Across time and space, an almost-forgotten novel called The History of Love, published in 1950s Chile, binds together two souls. Leo Gursky, an 80-year-old retired Polish locksmith in New York and former writer, fled the Nazis as a youth. Now he fears he’s invisible to the world. "Aside from myself, there was no sign of me," he says—his childhood sweetheart, Alma, is gone, and he’s never become acquainted with his son. A different Alma, named for the fictional heroine of the 1950s novel, is a 14-year-old girl whose father has died, leaving her to cope with a lonely mother and a disillusioned little brother. Through these characters, this book-within-a-book narrative questions the relationship between life and literature and recounts stories of great loss, memory, and survival.
Norton. 255 pages. $23.95. ISBN: 0393060349
"From her illustrious predecessors Bellow and Roth, Malamud and Schulz, she has learned a great deal. But this novel is altogether her own creation, an achievement of extraordinary depth and beauty." Dan Cryer
"The story is part comic and part sad, a bit of a mystery but certainly not a tragedy. As in the best novels, many questions are raised and no easy answers provided." Robin Vidimos
New York Times
"Nothing in The History of Love exists without some kind of echo or doppelgänger. … Ms. Krauss’s work is illuminated by the warmth and delicacy of her prose." Janet Maslin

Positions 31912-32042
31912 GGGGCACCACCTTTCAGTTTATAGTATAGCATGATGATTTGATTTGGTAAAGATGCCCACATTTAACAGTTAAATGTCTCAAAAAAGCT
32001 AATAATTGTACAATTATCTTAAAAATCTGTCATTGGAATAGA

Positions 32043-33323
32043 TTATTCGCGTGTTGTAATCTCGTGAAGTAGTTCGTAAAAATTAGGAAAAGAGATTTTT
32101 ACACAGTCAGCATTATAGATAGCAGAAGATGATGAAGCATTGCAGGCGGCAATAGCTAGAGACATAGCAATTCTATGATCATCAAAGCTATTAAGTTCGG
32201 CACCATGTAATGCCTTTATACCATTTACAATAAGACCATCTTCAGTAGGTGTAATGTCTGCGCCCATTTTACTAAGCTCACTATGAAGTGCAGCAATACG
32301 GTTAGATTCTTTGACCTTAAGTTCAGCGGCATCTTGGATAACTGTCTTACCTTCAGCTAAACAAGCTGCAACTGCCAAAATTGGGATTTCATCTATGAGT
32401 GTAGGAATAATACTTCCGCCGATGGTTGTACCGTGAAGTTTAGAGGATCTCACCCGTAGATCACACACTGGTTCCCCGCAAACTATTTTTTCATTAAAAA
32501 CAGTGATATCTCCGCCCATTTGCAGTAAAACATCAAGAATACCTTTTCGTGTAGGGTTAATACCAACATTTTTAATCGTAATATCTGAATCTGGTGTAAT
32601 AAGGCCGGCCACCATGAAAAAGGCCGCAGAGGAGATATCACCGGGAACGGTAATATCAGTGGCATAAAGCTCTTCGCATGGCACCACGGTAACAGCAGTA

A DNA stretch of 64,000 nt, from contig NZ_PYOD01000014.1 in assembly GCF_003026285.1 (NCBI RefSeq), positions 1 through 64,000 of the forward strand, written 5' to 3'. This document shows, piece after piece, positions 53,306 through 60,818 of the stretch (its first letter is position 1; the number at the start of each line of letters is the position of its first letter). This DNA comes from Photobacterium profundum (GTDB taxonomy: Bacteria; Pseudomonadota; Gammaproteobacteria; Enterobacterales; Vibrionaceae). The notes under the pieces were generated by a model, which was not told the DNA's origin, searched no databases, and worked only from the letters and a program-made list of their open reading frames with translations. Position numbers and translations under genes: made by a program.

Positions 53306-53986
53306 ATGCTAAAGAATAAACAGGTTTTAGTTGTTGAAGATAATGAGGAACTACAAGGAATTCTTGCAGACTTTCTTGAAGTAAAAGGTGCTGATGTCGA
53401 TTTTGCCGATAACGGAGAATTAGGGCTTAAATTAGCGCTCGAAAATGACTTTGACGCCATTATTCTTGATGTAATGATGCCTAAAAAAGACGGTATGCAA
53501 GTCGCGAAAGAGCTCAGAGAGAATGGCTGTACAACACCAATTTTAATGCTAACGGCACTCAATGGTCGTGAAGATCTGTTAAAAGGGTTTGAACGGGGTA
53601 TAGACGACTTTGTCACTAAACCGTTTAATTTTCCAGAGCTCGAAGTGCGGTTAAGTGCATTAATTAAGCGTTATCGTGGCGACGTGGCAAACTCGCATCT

San Francisco Chronicle
"… moving and virtuosic. … [The literary documents’] role in Krauss’s tricky, intriguing plot suggests that all writing, no matter how private or obscure, is potentially filled with transformative power and sometimes in ways neither author nor reader could hope to imagine." Megan Harlan
"No one must rob you of the chance to experience Nicole Krauss’s new novel in all its beautiful confusion. … Krauss takes a risk by tottering along with this old-man shtick, but she portrays him with such tenderness that his story is at least as heartbreaking as it is hilarious." Ron Charles
"The final pages of the novel contain a discovery so lovely, so poignant and right and ultimately illuminative, that I was almost willing to forgive her every coy, clever cartwheel in the book." Gail Caldwell
Los Angeles Times
"[The novel] zips through such webs of mystification that reading it alternates between astonished pleasure and a decoding so laborious as to make you suspect that the message, plain, is less remarkable than the devices used to obscure it. … It is Gursky who shines." Richard Eder
New York Times
"As is so often the case, what we are shown of the book-within-a-book in The History of Love is underwhelming. (If the book-within-a-book were really so terrific, the author would have written that book instead.)" Laura Miller
Krauss’s second novel (after 2002’s Man Walks Into a Room) originally appeared in abbreviated form in The New Yorker. That piece failed to capture the novel’s maddening complexity and brilliance. Critics describe History of Love as poignant, hilarious, and ingenious—and perhaps too smart for its own good. The literary pyrotechnics that some commended—the doppelgängers, the "decoding" of different journal entries, translations, and lists, the nested stories—confounded others. "The writer’s connections are closer to tangles," complained the Los Angeles Times, and mask a simple, powerful, message. Yet most reviewers, who quickly compared Krauss’s work to her husband Jonathan Safran Foer’s Extremely Loud and Incredibly Close ( page 38), agreed that her work is more restrained, her characters more illuminating, and the novel as a whole a bit superior.